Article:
By Nick Simonson
Despite last year showcasing one of the worst outbreaks of epizootic hemorrhagic disease (EHD) – a midge-borne illness that impacts primarily whitetailed deer, but did infect and kill mule deer, a few pronghorn and even an elk in southwestern North Dakota late last summer and fall – the region’s deer herds remain relatively stable headed into the fall hunting seasons according to North Dakota Game & Fish Department (NDG&F) Big Game Supervisor Bruce Stillings.
“The populations are generally looking good, we’ve been seeing a slow increase in the population since 2013,” Stillings comments on the southwests mule and whitetailed deer, adding that the disease impact was minimal, particularly outside of unit 3D1, “we were really expecting a pretty major hit on our whitetails in the southwest units and we thought that would certainly show up in our hunter success rates from the fall hunting season, and for the most part, that just wasn’t the case.”
The hunter success from the period following the outbreak, along with this spring’s new crop of fawns has Stillings and other agents of the NDG&F optimistic for this fall’s hunting opportunities, considering how widespread the reports of dead big game were in that quadrant of the state. EHD was so bad that biologists confirmed not only the significant and wide-spread affliction of whitetailed deer throughout the southwest, but also infections and deaths in pronghorn, mule deer and even an elk which was killed by the disease that manifests when water sources become concentrated and wildlife congregate near what remains in late summer and are exposed to the midges which bite and transfer the illness. So, while EHD was prevalent and long-lived last season, it’s likely the whitetail populations were plentiful enough to survive without much of a setback.
“Last year we had one of the most severe outbreaks of EHD on record, and certainly the most extreme case since I’ve been on board in the last 20 years. We had over 100 reports of dead deer, which can range anywhere from a single dead deer to maybe over 20 dead deer. It was also a much longer than a normal EHD season, with that real mild and warm fall and late summer. Our actual last confirmed EHD case occurred on November 2, believe it or not,” Stillings recalls.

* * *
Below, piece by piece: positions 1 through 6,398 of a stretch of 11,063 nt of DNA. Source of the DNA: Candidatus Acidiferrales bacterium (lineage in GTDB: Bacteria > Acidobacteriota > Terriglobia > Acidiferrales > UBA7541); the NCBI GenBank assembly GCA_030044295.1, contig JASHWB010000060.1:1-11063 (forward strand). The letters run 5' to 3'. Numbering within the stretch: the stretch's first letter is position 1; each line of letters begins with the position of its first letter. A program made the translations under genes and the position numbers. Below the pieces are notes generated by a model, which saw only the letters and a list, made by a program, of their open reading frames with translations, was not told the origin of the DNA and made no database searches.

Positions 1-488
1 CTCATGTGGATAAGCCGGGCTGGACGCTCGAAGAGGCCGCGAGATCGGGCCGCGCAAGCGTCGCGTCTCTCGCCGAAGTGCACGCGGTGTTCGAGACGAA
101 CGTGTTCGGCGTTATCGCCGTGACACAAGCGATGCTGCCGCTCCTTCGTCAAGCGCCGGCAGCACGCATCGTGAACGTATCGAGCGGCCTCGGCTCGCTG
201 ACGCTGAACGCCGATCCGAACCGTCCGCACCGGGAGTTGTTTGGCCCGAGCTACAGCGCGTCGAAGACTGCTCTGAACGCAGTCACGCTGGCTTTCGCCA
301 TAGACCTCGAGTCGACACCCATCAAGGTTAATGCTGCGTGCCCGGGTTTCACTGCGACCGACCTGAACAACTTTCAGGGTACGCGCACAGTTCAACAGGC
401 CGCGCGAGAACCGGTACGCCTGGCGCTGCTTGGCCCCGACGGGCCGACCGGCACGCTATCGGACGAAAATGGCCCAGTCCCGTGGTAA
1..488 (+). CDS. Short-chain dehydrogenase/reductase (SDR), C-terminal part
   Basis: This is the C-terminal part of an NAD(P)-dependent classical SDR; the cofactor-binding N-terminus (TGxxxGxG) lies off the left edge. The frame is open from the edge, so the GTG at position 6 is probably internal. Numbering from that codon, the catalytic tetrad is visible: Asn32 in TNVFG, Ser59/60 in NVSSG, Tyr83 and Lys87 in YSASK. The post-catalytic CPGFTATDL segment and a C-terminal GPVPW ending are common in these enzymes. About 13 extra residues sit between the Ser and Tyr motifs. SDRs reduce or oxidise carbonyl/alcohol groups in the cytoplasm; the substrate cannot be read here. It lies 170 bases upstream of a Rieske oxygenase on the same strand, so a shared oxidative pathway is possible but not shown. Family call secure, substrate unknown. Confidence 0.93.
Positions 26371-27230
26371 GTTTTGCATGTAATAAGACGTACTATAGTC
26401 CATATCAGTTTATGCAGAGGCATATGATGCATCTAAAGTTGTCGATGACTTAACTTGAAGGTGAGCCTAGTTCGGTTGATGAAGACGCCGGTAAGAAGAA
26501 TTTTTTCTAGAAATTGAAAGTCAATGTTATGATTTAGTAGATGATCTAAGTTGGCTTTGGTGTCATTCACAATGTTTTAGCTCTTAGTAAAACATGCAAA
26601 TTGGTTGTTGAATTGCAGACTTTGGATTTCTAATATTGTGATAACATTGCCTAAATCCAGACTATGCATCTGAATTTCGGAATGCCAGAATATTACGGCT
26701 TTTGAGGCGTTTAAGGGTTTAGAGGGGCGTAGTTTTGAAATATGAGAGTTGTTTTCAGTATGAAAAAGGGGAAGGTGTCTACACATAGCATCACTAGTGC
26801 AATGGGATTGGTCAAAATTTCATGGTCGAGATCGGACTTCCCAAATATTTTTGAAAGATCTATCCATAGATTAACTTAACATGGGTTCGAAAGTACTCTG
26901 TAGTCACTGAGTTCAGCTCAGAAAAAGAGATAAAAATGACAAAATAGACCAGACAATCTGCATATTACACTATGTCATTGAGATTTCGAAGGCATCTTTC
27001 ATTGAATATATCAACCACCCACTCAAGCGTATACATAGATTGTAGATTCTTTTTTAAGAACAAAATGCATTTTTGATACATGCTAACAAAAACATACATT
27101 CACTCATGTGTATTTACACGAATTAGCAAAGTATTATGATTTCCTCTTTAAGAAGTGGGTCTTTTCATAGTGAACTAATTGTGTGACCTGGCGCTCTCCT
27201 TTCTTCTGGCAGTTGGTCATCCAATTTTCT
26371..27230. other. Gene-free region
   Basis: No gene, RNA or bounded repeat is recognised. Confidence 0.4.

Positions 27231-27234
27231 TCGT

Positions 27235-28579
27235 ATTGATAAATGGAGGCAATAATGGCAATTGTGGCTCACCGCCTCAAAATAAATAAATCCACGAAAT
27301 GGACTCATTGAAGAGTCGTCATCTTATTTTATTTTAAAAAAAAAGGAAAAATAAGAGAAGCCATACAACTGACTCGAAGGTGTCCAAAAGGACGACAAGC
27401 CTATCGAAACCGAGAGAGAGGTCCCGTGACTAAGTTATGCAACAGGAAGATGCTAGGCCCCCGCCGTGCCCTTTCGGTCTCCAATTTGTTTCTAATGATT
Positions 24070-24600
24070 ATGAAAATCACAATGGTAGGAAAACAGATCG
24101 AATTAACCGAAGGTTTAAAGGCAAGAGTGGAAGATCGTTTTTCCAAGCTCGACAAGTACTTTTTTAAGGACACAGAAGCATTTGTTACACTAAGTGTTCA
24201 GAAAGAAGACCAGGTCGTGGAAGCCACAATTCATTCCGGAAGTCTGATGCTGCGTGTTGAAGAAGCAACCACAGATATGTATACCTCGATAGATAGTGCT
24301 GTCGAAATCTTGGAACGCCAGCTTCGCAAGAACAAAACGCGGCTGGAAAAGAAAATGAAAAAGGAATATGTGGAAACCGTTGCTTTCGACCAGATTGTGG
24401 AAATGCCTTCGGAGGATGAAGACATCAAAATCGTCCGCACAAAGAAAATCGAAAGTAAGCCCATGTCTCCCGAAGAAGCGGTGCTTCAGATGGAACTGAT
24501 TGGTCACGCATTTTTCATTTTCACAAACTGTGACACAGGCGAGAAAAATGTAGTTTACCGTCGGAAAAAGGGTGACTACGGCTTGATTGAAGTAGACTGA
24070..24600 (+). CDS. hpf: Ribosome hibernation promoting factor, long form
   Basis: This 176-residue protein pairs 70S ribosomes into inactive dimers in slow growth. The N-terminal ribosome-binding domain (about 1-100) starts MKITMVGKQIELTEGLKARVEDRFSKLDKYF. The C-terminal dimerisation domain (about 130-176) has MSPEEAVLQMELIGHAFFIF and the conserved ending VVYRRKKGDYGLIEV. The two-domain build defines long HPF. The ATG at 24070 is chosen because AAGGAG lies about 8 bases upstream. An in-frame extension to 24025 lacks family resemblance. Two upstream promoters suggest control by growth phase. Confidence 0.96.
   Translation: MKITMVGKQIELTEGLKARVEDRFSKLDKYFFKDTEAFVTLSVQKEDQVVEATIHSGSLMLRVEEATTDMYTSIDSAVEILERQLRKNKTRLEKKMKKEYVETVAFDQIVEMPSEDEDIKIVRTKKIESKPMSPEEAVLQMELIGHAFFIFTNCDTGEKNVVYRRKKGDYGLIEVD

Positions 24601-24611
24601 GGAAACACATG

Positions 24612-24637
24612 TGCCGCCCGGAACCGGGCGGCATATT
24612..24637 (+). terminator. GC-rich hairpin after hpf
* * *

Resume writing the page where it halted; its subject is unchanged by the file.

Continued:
Mule deer populations remain stable to slightly increasing and are still doing well in southwest North Dakota. This spring’s fawning season was successful for the most part, based on anecdotal reports and secondary observations on recent fly-overs for pronghorn, and a good crop of young muleys has been reported this spring and early summer. Stillings is cautiously optimistic that the young deer will survive the summer drought, and the agency will get a better understanding of fawn recruitment as they learn more in October and November when hunter reports and other survey results come in. The biggest concern on the landscape, however, remains the loss of habitat which continues throughout the southwestern portion of the state. With the drought impacting the quality of what remains of the rangeland that sustains both species of deer, there is an air of concern.
“We’ve lost a tremendous amount of high-quality deer habitat in the form of CRP; it can vary from losses anywhere from 35 to 70 percent of our CRP that we’ve lost in particular hunting units,” Stillings cautions, “that CRP provided valuable wildlife habitat in general, especially high-quality fawning habitat and also year-round habitat,” he concludes.
Chronic wasting disease (CWD) continues to be present on the southwestern landscape in relatively low amounts as containment methods such as transport prohibitions and baiting restrictions look to stem the tide of the illness which affects both mule deer and whitetails. Five whitetailed deer in unit 3F2 were documented with CWD in 2020 samples for a prevalence rate of around two percent, while nine mule deer tested positive in the unit for a prevalence rate of five percent. One mule deer in unit 4B tested positive for the disease from all samples taken for a prevalence rate of under one percent. The disease can be spread through deer saliva between individual animals, and as a result, the use of bait during hunting activities remains prohibited in southwestern deer units 4A, 4B, 4C, 3E1, 3E2, 3F1, 3F2 and that portion of 3C west of the Missouri River. Additionally, those portions of deer carcasses that often harbor the disease including the head, brain and spinal column cannot be transported out of those units where the disease has been detected: 3F2, 4B and 4C.
Featured Photo: The mule deer numbers in southwestern North Dakota are currently stable to increasing, and a crop of new fawns are likely to help sustain populations, despite diminishing habitat on the landscape. Simonson Photo.